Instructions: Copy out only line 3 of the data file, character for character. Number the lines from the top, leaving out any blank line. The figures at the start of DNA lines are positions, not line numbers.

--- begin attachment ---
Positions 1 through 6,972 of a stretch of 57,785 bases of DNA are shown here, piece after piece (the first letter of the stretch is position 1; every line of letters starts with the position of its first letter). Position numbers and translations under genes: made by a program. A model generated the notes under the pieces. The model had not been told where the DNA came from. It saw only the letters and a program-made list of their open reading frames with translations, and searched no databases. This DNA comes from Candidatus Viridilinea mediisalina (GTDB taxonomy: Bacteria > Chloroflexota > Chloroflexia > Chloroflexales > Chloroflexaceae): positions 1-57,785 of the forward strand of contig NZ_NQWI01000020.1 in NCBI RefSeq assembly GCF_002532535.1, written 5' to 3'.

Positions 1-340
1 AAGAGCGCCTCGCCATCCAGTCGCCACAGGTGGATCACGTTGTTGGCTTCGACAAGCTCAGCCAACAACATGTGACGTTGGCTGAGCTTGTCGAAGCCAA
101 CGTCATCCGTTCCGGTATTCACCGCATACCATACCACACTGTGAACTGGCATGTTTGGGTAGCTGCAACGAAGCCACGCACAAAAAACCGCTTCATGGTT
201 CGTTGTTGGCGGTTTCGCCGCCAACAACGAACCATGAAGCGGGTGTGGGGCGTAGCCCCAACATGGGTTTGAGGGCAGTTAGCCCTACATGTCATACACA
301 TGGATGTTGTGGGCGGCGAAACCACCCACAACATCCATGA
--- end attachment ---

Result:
1 AAGAGCGCCTCGCCATCCAGTCGCCACAGGTGGATCACGTTGTTGGCTTCGACAAGCTCAGCCAACAACATGTGACGTTGGCTGAGCTTGTCGAAGCCAA